And now it's time to look at some October highlights! Below are just a few highlights from the many great viewing options on TCM this coming month. Please click on any hyperlinked title for my extended review.

...Saturday morning, October 2nd, I'll be recording the "B" movie LADIES MUST LIVE (1940), a 58-minute film starring Wayne Morris and Rosemary Lane.

...October 3rd the network will be showing a new documentary, THIS IS FRANCIS X. BUSHMAN (2021), followed by Bushman starring in the silent version of BEN-HUR (1925).

...In keeping with the "spooky season," October 4th is a day of Val Lewton horror films, including Frances Dee, James Ellison, and Tom Conway in I WALKED WITH A ZOMBIE (1943), an unusual and very worthwhile spin on Charlotte Bronte's JANE EYRE.

...October 5th is a day of films of the '50s directed by Vincente Minnelli and Nicholas Ray. The lineup includes Ray's PARTY GIRL (1958), starring Cyd Charisse and Robert Taylor, which will soon be out on Blu-ray!

...Scott Eyman, author of a new book on 20th Century-Fox, will be featured on the evening of October 6th. A wonderful lineup of Fox films will be presented, starting with ALL ABOUT EVE (1950).

...October 7th features a seven-film birthday tribute to June Allyson which includes the delightful TWO GIRLS AND A SAILOR (1944), costarring Van Johnson, Gloria DeHaven, and Tom Drake.

...October 8th is "A Night With Nancy Sinatra," featuring her TV special MOVIN' WITH NANCY (1967) and films she appeared in, including MARRIAGE ON THE ROCKS (1965) and FOR THOSE WHO THINK YOUNG (1964).

...One of the more unusual titles showing on TCM this month is KENNY ROGERS AS THE GAMBLER (1980), a TV-movie costarring Bruce Boxleitner. It will be shown on October 11th and is part of the 16-film "Pure Country" series on Monday nights. Incidentally, Boxleitner is on the guest list for this year's Lone Pine Film Festival, where he'll present the TV remake of RED RIVER (1988) which he starred in with James Arness and Gregory Harrison.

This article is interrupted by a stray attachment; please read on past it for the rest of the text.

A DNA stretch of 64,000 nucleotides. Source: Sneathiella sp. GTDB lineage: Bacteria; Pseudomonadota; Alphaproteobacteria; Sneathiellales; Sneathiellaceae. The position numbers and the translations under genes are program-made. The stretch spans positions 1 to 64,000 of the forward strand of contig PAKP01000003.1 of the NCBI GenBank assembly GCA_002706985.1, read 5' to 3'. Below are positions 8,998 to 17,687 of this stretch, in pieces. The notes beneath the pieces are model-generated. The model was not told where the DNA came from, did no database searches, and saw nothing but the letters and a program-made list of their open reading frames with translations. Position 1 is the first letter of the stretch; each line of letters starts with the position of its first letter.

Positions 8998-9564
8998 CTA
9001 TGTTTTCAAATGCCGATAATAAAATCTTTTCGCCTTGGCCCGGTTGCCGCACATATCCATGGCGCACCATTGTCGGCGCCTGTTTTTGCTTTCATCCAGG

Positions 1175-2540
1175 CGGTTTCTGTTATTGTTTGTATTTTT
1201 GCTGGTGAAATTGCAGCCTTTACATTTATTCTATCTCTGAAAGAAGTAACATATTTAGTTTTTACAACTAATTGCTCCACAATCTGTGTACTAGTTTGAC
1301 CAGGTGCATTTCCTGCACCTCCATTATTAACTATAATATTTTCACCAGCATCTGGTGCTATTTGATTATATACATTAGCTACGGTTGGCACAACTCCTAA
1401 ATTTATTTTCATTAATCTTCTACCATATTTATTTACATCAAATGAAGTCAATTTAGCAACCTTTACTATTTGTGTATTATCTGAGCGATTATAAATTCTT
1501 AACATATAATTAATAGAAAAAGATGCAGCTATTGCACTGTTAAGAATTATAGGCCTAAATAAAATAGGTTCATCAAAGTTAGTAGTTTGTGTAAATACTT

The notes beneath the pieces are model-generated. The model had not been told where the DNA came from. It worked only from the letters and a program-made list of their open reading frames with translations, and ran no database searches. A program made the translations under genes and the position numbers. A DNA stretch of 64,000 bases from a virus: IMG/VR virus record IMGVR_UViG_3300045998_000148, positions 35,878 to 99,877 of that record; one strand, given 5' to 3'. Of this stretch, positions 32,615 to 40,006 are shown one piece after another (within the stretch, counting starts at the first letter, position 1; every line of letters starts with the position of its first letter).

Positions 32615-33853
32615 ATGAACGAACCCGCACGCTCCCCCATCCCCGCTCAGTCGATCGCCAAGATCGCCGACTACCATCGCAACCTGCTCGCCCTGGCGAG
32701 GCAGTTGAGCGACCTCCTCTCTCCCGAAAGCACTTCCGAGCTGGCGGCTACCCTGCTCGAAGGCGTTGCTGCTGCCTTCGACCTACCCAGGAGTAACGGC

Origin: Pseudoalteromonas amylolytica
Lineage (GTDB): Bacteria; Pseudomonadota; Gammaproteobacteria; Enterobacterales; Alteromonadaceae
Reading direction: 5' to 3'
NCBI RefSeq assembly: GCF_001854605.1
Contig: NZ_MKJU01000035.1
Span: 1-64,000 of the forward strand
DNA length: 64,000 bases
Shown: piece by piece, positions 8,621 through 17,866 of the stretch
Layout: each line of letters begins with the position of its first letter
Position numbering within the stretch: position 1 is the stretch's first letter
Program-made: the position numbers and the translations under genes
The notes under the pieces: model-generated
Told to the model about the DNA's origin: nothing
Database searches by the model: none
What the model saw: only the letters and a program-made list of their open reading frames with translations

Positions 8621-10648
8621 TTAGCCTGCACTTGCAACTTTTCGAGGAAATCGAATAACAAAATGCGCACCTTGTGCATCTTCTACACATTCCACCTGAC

...A wonderful lineup of "Insurance Cases" on October 13th features films such as PITFALL (1948) and MYSTERY IN MEXICO (1948). PITFALL stars Dick Powell, Lizabeth Scott, Jane Wyatt, and Raymond Burr, while MYSTERY IN MEXICO stars William Lundigan and Jaqueline White, seen here.

...A day of circus-themed films on October 15th includes THE BIG CIRCUS (1959), with Victor Mature heading a wonderful cast.

...Saturday, October 16th, is the Jane Powell memorial tribute. Four of her films will be featured during the day: LUXURY LINER (1948), SMALL TOWN GIRL (1953), ROYAL WEDDING (1950), and SEVEN BRIDES FOR SEVEN BROTHERS (1954).

...PRIDE AND PREJUDICE (1940) will be shown on October 17th, followed by the documentary MARSHA HUNT'S SWEET ADVERSITY (2015). Hunt plays Mary in PRIDE AND PREJUDICE, which stars Greer Garson and Laurence Olivier.

...Miriam Hopkins receives an eight-film birthday tribute on October 18th, including WISE GIRL (1937), costarring Ray Milland.

...October 20th features British comedies, including the warm, unusual A CANTERBURY TALE (1944).

...The night of the 20th is a wonderful evening of Rodgers and Hammerstein musicals! The lineup is THE KING AND I (1956), CAROUSEL (1956), STATE FAIR (1945), and FLOWER DRUM SONG (1961).

...Jack Carson receives a nine-film birthday tribute on October 27th. There are a number of good titles on the schedule; I'm quite fond of the comedy CRASHING HOLLYWOOD (1938), starring Lee Tracy.

...Also on October 27th, there's another recent documentary of interest, CARL LAEMMLE (2019).